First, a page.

CDC (The Centers for Disease Control and Prevention (CDC)) is issuing this Health Alert Network (HAN) Health Advisory about malario spread (risk) in Florida and Texas; keep your ears open on this...

by Paul Alexander

often CDC issues garbage just pure junk unscientific drivel but something like this, take the reporting serious just to inform you for your decision making...take precautions. I live this in islands

Florida Issues Statewide Emergency Malaria Alert

Jack Phillips, Breaking News Reporter

Jun 29 2023


This thin film blood smear photomicrograph reveals the presence of two Plasmodium malariae schizonts, which cause malaria. (CDC/Dr. Mae Melvin)

The Florida Department of Health issued a statewide alert after four people in Sarasota contracted malaria in locally transmitted cases, coming a day after the U.S. Centers for Disease Control and Prevention issued a similar notice for Florida and Texas.

“All individuals have been treated and have recovered. Malaria is transmitted through infected mosquitoes,” Florida’s Department of Health stated in a release issued June 27.

The agency stated that ground and airborne spraying that targets mosquitos will be carried out around Sarasota, which is near Tampa, to mitigate transmission.

“Effective treatment is readily available through hospitals and other health care providers,” the department stated. “Individuals in this area with symptoms of fever, chills, sweats, nausea/vomiting, and headache should seek immediate medical attention.”

It also advised the public to control the breeding of mosquitoes by eliminating any standing water, which is where mosquitoes lay their eggs.

This close-up photograph shows a mosquito in Montlouis-sur-Loire, central France, on Oct. 21, 2022. (Guillaume Souvant/AFP via Getty Images)

“Drain water from garbage cans, house gutters, buckets, pool covers, coolers, toys, flowerpots, or any other containers where sprinkler or rainwater has collected,” the alert said.

Locals should also take precautions while outdoors by using bug spray, avoiding infested areas, and wearing long sleeves and pants if possible.

Malaria is caused by a parasite, Plasmodium vivax, that spreads via mosquito bites, with the largest number of deaths occurring in tropical places such as sub-Saharan Africa. Malaria can be transmitted only by infected mosquitoes, not other people.

Symptoms include chills, fever, tiredness, headache, muscle aches, vomiting, diarrhea, and nausea, and anemia and jaundice may also occur. If left untreated, infected individuals could develop more serious complications and die.

According to the World Malaria Report, released by the U.N. World Health Organization, there were about 247 million cases of malaria in 2021, while the estimated death toll for that year was 619,000. The WHO African Region had the highest share, accounting for about 95 percent of cases and 96 percent of deaths, it said.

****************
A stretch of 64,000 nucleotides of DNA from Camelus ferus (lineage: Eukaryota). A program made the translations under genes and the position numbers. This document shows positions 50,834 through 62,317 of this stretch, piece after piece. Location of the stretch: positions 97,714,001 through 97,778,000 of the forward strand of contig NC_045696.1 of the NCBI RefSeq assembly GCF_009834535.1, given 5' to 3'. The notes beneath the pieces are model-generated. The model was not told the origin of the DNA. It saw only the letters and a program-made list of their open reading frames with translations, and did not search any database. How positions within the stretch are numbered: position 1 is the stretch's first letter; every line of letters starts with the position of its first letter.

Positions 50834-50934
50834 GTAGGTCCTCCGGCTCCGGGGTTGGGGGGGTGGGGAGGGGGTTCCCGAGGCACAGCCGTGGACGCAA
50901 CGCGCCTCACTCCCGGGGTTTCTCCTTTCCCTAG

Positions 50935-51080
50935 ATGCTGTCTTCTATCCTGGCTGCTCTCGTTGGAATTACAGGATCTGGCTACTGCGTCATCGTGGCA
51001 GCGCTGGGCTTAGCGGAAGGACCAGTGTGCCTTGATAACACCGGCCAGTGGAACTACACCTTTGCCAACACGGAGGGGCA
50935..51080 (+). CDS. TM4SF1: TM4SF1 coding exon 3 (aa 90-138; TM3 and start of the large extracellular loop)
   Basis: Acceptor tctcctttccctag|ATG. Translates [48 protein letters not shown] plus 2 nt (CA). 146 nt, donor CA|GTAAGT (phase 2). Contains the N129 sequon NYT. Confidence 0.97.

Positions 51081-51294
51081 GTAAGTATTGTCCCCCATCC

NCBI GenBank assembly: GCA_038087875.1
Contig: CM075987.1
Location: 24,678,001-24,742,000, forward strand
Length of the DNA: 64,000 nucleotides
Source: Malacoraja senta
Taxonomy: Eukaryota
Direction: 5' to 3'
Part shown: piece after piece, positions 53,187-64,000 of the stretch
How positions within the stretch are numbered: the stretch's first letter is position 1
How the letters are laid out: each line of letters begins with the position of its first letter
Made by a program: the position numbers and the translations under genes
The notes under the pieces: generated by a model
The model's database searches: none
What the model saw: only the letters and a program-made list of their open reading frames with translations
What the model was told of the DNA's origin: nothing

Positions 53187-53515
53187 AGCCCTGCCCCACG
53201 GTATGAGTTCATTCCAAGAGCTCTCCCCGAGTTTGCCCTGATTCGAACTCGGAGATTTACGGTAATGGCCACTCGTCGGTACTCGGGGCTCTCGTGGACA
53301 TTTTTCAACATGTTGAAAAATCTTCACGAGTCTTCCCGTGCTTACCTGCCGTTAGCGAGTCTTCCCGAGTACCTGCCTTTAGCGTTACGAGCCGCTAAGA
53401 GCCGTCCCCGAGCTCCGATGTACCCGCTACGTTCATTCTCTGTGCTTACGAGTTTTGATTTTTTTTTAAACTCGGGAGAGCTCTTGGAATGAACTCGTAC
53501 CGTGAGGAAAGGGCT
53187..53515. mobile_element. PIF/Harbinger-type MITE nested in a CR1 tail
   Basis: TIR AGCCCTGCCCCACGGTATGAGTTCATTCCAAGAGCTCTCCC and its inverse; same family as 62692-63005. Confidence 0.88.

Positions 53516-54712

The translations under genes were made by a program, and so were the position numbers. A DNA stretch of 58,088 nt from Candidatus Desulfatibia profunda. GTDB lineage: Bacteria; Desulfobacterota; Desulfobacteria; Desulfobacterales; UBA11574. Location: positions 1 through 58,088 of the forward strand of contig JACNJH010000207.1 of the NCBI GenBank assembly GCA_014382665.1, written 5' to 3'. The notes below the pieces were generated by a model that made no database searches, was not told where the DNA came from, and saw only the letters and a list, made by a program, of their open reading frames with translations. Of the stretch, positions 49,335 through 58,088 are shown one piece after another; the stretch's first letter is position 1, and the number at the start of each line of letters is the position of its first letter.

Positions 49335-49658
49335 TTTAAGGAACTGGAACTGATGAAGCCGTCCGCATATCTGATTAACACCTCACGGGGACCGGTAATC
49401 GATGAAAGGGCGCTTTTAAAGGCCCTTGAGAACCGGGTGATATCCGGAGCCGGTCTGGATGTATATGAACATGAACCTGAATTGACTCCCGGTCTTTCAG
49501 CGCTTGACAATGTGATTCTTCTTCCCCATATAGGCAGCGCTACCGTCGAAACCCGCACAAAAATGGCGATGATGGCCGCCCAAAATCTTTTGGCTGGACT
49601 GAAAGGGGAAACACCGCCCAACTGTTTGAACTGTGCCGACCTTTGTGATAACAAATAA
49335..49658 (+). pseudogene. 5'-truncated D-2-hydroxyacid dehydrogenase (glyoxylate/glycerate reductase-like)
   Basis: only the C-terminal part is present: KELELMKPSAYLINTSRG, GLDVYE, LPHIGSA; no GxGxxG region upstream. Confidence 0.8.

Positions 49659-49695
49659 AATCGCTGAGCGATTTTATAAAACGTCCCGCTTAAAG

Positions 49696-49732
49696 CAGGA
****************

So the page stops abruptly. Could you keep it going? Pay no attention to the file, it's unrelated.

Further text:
Malaria was mostly eliminated in the United States in 1951 after officials sprayed the pesticide DDT and drained swamps in rural areas. DDT was ultimately banned in 1972 in the United States but is still used in African countries.

CDC Issues Notice for 2 States

Earlier this week, the Centers for Disease Control and Prevention (CDC) stated that the cases in Florida and one in Texas mark the first local spread of malaria in the United States in about 20 years.

A family wakes inside a mosquito net outside a tent after spending the night at a soccer field following a 7.2 magnitude earthquake in Les Cayes, Haiti, on Aug. 15, 2021. (Joseph Odelyn/AP Photo)

The CDC alert on June 26 said that there is “concern for a potential rise in imported malaria cases associated with increased international travel in” the summer of 2023, adding that there is also a “need to plan for rapid access to” intravenous artesunate, a medication derived from the sweet wormwood plant, Artemisia annua. The CDC classifies the drug as “the first-line treatment” for severe cases of malaria in the United States.

“In Florida, four cases within close geographic proximity have been identified, and active surveillance for additional cases is ongoing,” the alert said. “Mosquito surveillance and control measures have been implemented in the affected area.”

One case was detected in Texas, while “surveillance for additional cases, as well as mosquito surveillance and control, are ongoing,” the CDC said. “All patients have received treatment and are improving.”

It noted that locally transmitted mosquito-borne malaria hasn’t occurred in the United States since 2003, when there were about eight cases of the illness in Palm Beach County, also located in Florida. The alert said that some species of anopheles mosquitoes, found in multiple areas around the United States, can transmit the parasitic disease if they feed on an infected individual.

Cases of malaria are reported in the United States each year, averaging about five to 10 deaths annually, but it usually occurs in individuals who recently traveled outside the country, according to officials. The five cases noted in the CDC alert were locally transmitted.

The Texas Department of State Health Services last reported the detection of a local malaria case in a person who had been working outdoors. That individual, it said, hadn’t traveled outside the country or state.

“Malaria is a medical emergency and should be treated accordingly. Patients suspected of having malaria should be urgently evaluated in a facility that is able to provide rapid diagnosis and treatment, within 24 hours of presentation,” the U.S. health agency wrote.

The CDC alert indicated that there is no evidence that the cases in Florida and Texas are related.’